The correspondence of Goethe with his friends, especially his voluminous letters to his friend Zelter, will always be resorted to by readers who wish for intimate knowledge of the innermost processes of the great poet's mind. Zelter was himself an extraordinary man. By trade he was a stonemason, but he became a skilled musical amateur, and a most versatile and entertaining critic. To him fell the remarkable distinction of becoming the tutor of that musical genius, Felix Mendelssohn Bartholdy, while he also acquired the glory of being "the restorer of Bach to the Germans." Like Eckermann, the other beloved friend of Goethe, he possessed the power of eliciting the great poet-philosopher's dicta on all imaginable topics. Zelter wrote to Goethe on anything and everything, trivial and otherwise, but his letters never failed to educe strains of the most illuminating comment. The "Letters to Zelter" were published in Berlin in 1833, and the following epitome is prepared from the German text.
I.--Art Greater than the Beauty of Art
Lauchstadt, September 1, 1805. As we are convinced that he who studies the intellectual world, and perceives the beauty of the true intellect, can also realise the Father of them, who is supreme above all sense, let us therefore seek as best we may to achieve insight into the beauty of the mind and of the world, and to express it for ourselves.
Suppose, then, two blocks of stone, side by side, one rough and unshaped, the other artistically shaped into a statue. To you the stone worked into a beautiful figure appears lovely not because it is stone, but because of the form which art has given it. But the material had not such a form, for this was in the mind of the artist before it reached the stone. Of course, art is greater than that which it produces. Art is greater than the beauty of art. The motive power must be greater than the result. For as the form gains extension by advancing into the material, yet by that very process it becomes weaker than that which remains whole. For that which endures removal from itself steps aside from itself--strength from strength, warmth from warmth, force from force, so also beauty from beauty.
Should anyone disparage the arts because they imitate nature, let him note that nature also imitates much besides; and, further, that the arts do not precisely imitate what we see but go back to that rational element of which nature consists, and according to which she acts.
Carlsbad, June 22, 1808. It is an extraordinary fact that man in himself, so far as he avails himself of his sound mind, is the greatest and most precise physical apparatus that can be. And it is in fact the greatest evil of the newer physics that experiments are, as it were, separated from man himself, so that nature is recognised only in what is ascertained by artificial instruments. It is exactly so with calculation. Much is true which cannot be computed, just as much can never be experimentally demonstrated.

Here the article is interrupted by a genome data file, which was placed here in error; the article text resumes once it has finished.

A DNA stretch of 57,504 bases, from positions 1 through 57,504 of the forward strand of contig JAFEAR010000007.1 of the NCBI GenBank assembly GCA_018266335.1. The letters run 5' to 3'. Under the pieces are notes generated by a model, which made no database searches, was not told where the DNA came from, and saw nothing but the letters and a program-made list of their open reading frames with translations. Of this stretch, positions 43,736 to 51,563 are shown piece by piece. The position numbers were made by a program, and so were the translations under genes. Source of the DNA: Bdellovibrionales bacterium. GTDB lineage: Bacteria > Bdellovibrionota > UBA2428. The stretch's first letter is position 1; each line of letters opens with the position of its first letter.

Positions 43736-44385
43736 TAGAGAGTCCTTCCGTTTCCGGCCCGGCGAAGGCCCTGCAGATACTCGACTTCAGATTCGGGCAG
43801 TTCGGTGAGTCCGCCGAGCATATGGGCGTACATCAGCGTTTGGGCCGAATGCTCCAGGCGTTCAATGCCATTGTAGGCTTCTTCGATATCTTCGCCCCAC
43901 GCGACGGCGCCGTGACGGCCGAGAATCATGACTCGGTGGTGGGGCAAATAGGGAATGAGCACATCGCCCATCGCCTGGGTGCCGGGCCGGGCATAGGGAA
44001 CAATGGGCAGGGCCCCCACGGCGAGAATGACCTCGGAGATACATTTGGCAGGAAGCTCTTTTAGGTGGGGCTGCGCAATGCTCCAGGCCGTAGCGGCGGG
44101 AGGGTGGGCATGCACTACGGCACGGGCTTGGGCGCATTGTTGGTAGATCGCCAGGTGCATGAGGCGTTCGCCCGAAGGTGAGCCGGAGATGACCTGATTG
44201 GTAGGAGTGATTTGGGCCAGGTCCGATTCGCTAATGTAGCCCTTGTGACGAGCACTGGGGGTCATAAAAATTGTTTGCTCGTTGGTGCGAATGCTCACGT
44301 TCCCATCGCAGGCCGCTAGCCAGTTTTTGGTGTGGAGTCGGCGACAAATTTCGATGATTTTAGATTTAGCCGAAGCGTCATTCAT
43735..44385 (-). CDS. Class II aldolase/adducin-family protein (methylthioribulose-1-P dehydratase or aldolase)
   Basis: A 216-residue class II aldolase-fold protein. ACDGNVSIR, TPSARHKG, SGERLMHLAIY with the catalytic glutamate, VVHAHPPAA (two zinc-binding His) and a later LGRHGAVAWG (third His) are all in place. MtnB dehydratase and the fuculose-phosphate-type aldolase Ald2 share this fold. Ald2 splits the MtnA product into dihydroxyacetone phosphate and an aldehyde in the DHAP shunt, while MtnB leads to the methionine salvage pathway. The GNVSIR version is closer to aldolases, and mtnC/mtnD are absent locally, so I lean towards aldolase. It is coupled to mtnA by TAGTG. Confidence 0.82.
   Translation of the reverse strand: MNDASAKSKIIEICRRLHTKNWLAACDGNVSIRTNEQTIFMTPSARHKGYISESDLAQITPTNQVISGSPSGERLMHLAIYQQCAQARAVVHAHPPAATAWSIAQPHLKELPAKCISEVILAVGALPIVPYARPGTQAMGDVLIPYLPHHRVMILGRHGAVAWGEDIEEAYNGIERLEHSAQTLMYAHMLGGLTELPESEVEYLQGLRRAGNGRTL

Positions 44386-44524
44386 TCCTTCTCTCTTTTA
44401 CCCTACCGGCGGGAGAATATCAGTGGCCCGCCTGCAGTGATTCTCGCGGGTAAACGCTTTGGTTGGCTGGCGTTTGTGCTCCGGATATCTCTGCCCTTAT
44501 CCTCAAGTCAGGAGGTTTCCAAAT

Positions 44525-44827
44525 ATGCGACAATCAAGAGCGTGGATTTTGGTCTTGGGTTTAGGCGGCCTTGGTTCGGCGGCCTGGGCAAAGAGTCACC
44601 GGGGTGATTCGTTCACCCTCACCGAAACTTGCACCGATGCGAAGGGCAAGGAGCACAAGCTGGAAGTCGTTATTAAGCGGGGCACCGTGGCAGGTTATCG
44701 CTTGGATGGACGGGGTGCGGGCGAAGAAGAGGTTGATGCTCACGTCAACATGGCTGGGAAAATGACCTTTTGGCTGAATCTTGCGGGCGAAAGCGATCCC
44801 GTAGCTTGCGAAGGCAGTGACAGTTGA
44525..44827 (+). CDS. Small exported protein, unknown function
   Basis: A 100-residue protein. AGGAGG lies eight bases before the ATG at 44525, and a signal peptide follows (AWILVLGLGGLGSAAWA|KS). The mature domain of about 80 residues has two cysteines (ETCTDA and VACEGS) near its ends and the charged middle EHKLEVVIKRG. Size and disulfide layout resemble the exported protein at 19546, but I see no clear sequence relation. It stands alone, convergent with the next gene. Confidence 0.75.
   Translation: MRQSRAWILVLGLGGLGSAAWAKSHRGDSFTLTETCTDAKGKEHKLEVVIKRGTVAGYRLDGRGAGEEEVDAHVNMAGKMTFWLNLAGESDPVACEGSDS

Man, however, stands so high that that which otherwise admits of no representation is represented in him. What, then, is a string and all its mechanical division compared with the ear of the musician? Indeed, it may be said what are the elementary phenomena of nature compared with man, who must first master and modify them all in order to assimilate them to himself?
II.--Music and Musicians
Weimar, November 16, 1816. I send you a few words with reference to your proposal to write a cantata for the Reformation Jubilee. It might best be contrived after the method of Handel's "Messiah," into which you have so deeply penetrated.
As the main idea of Lutheranism rests on a very excellent foundation, it affords a fine opportunity both for poetical and also for musical treatment. Now, this basis rests on the decided contrast between the law and the Gospel, and secondly on the accommodation of these two extremes. And now, if in order to attain a higher standpoint we substitute for those two words the terms "necessity" and "freedom," with their synonyms, their remoteness and proximity, you see clearly that everything interesting to mankind is contained in this circle.
And thus Luther perceives in the Old and New Testaments the symbol of the great and ever-recurring world-order. On the one hand, the law, striving after love; on the other, love, striving back towards the law, and fulfilling it, though not of its own power and strength, but through faith; and that, too, by exclusive faith in the all-powerful Messiah proclaimed to all.
Thus, briefly, are we convinced that Lutheranism can never be united with the Papacy, but that it does not contradict pure reason, so soon as reason decides to regard the Bible as the mirror of the world; which certainly should not be difficult. To express these ideas in a poem adapted to music, I should begin with the thunder on Mount Sinai, with the Thou shalt! and conclude with the resurrection of Christ, and the Thou wilt!